DAKAR, Senegal – A resurgence of coronavirus cases in West Africa is hitting the region hard, inundating cemeteries where funeral numbers are rising and hospitals where beds are becoming scarce.
Those visible shifts are also pushing a reluctant population to seek out the vaccines in larger numbers at a time when shipments of doses are arriving from multiple sources after nearly grinding to a halt in recent months.
Thousands of new COVID-19 cases have been reported in the region in the past few weeks amid low vaccination rates and the spread of the delta variant, with some countries seeing their highest numbers since the pandemic began.
Residents who were previously wary of getting shots as conspiracy theories spread online are now lining up by the thousands from Liberia to Nigeria, Ghana and Senegal.
“At the beginning, there were people who gave false information, but when people noticed an increase of contaminations and deaths, people understood that only vaccination can save them,” said Bamba Fall, mayor of the Medina municipality in Senegal’s capital, Dakar.
Shortages and delays have caused Africa’s 54 countries to fall far behind wealthier nations in their COVID-19 vaccine rollouts. Some 82 million doses have arrived on the continent to date, though that is just 10% of the number needed to vaccinate 30% of its population by the end of 2021, said Dr. Matshidiso Moeti, World Health Organization regional director for Africa.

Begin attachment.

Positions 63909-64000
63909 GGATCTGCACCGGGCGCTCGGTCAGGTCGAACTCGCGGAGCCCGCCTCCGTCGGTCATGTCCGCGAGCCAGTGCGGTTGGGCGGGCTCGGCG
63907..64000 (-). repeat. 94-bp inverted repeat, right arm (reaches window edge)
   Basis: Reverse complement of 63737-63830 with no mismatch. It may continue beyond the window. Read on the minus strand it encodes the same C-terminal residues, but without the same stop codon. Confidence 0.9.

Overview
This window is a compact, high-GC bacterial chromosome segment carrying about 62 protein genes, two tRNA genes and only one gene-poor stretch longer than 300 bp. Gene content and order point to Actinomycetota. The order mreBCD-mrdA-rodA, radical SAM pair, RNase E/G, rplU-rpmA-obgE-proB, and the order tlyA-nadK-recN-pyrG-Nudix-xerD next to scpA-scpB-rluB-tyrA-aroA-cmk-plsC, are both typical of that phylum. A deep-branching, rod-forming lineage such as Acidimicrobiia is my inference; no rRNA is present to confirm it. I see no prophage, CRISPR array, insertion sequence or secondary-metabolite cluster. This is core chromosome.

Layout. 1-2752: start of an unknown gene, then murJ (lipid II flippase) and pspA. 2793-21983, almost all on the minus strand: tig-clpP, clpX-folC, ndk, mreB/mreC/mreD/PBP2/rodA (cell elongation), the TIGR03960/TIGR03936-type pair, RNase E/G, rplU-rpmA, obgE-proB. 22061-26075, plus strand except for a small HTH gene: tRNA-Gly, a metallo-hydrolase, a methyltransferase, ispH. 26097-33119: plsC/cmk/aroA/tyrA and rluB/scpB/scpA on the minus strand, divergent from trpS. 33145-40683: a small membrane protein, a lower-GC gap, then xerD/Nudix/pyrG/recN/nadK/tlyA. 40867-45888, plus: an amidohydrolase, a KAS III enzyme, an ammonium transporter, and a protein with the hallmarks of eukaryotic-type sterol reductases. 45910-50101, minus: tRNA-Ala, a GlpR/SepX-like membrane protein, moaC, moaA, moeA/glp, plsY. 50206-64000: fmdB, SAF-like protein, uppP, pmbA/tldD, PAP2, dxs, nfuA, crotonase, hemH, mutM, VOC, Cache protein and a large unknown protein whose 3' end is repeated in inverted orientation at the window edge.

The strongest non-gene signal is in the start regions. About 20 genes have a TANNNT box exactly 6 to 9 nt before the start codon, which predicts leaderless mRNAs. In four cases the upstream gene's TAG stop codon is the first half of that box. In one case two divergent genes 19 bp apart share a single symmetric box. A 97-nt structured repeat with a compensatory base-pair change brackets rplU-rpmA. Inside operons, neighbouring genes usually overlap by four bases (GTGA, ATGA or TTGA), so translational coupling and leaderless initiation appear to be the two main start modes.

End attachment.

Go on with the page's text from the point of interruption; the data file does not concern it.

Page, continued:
But more shipments are finally rolling in, steering the continent of 1.3 billion people into an “encouraging phase after a bleak June,” Moeti said. “There’s light at the end of the tunnel on vaccine deliveries to Africa, but it must not be snuffed out again.”
Nigeria, Africa’s most populous country with more than 210 million people, next month will receive more than 29 million Johnson & Johnson vaccines purchased by the government through the African Union. It’s also expecting 4 million doses of Moderna and almost 700,000 AstraZeneca vaccines through the COVAX program and from donations by the United States and the United Kingdom, according to Health Minister Osagie Ehanire.
Meanwhile, confirmed cases in Senegal, which had been ahead in the fight against the virus, leapt from only 380 on July 10 to 1,700 on July 18, the highest number since the pandemic began, according to the Ministry of Health.
Dakar’s main cemetery also is seeing large numbers of funerals, many that were likely due to COVID-19 but weren’t recorded as such.